The other "option" is to kick the student out. This has happened when I have run out of patience and creativity. There seems to be no other solution so it's time for the kid to go - to the AP's office, to another classroom, to the parent coordinator/de facto disciplinarian of my school - anywhere outside of my classroom. This sends a message that the student has gone too far and they have lost their place within the classroom community.
The problem with both of these options, is that the student isn't learning. Whether they're pouting in the corner or doing extra work in another room in the school, I've failed. As a novice teacher I think I need to accept this as an eventuality. Sometimes for the greater good of the classroom, the disruptive student has to lose out. They've made their choice to opt out of the classroom community by not following basic rules of respect. And yet, I wish there was a way to enforce an "ultimate consequence" that didn't preclude a student from learning at any time.
Posted by ruben_b at 5:36 PM
Monday, February 9, 2009
Invariably in the course of a classroom, curriculum is put on hold for the almighty "teachable moment." These are the moments that pop up unexpectedly, and provide an invaluable opportunity to teach the students a "deeper" life lesson. It might come along when a student says something like, "I'll never be good at math." It might manifest in a worse way, like a student making fun of another's race or sexuality.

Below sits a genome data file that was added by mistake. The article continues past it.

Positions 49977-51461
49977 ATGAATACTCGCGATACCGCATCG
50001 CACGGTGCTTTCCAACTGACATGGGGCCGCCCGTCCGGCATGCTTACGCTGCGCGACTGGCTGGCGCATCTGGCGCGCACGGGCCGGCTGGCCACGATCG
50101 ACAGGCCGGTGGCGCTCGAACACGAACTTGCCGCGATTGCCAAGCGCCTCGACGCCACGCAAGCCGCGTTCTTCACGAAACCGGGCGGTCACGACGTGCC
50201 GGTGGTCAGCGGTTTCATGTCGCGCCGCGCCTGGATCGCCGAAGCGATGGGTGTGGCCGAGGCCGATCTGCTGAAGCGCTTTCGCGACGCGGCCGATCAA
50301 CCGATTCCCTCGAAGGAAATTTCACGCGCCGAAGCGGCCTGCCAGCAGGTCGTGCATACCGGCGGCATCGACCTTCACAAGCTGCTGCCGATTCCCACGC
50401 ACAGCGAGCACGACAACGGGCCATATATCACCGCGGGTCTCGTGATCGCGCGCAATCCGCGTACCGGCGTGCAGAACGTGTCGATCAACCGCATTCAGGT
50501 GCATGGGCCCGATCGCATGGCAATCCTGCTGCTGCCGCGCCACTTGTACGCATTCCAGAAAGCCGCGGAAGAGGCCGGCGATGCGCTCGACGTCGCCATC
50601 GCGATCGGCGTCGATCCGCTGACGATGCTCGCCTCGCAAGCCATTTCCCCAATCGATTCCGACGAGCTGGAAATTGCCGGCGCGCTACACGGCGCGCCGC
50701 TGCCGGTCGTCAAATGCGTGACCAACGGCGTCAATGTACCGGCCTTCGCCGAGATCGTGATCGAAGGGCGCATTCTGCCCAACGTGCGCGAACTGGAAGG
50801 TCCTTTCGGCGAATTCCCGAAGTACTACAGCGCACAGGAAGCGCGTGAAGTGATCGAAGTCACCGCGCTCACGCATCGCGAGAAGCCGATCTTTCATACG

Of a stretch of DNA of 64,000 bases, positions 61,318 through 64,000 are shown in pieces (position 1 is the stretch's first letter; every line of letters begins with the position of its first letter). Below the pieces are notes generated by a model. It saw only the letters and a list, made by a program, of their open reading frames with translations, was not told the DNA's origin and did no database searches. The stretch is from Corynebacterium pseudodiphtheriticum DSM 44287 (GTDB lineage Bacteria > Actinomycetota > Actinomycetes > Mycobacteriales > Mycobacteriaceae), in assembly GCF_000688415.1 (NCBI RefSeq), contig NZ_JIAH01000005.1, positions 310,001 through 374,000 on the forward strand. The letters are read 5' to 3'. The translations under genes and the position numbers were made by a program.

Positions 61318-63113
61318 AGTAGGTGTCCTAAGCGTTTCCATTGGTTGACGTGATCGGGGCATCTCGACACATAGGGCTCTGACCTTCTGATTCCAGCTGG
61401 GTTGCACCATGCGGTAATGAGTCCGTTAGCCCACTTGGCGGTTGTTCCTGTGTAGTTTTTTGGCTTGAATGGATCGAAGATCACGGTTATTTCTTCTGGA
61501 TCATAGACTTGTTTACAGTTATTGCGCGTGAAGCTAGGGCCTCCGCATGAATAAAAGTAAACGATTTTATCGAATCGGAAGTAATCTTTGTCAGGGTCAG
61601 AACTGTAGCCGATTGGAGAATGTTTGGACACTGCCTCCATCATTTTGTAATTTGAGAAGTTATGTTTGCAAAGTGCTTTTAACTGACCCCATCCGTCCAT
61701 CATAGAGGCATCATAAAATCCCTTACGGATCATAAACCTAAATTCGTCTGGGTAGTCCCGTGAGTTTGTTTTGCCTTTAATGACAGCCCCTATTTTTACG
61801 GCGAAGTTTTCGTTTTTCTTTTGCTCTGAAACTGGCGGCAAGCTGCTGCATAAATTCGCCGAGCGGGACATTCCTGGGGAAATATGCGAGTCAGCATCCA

The teachable moment rarely comes when you're prepared for it, and you're never guaranteed to handle it gracefully or even appropriately. If a teachable moment strikes at the wrong time, you might just roll your eyes, sigh and move on with what you intended. Other times you can seek out a teachable moment, which was my thought when I read about Chris Brown's scandalous arrest last night for domestic violence.
Now it might seem strange that I would consider this UsWeekly scandal a teachable moment. I'm definitely not a fan of Chris Brown's music, so his arrest might seem an unlikely discussion point for my classroom. But here are my thoughts on the other hand: Chris Brown is basically a god to my students, especially the girls. To say they idolize him is a gross understatement. Now he's the subject of a domestic violence investigation and I have to wonder what my students are thinking. Another wrinkle in the conversation is the fact that my students are much more likely to have witnessed domestic violence in their homes than most kids their age.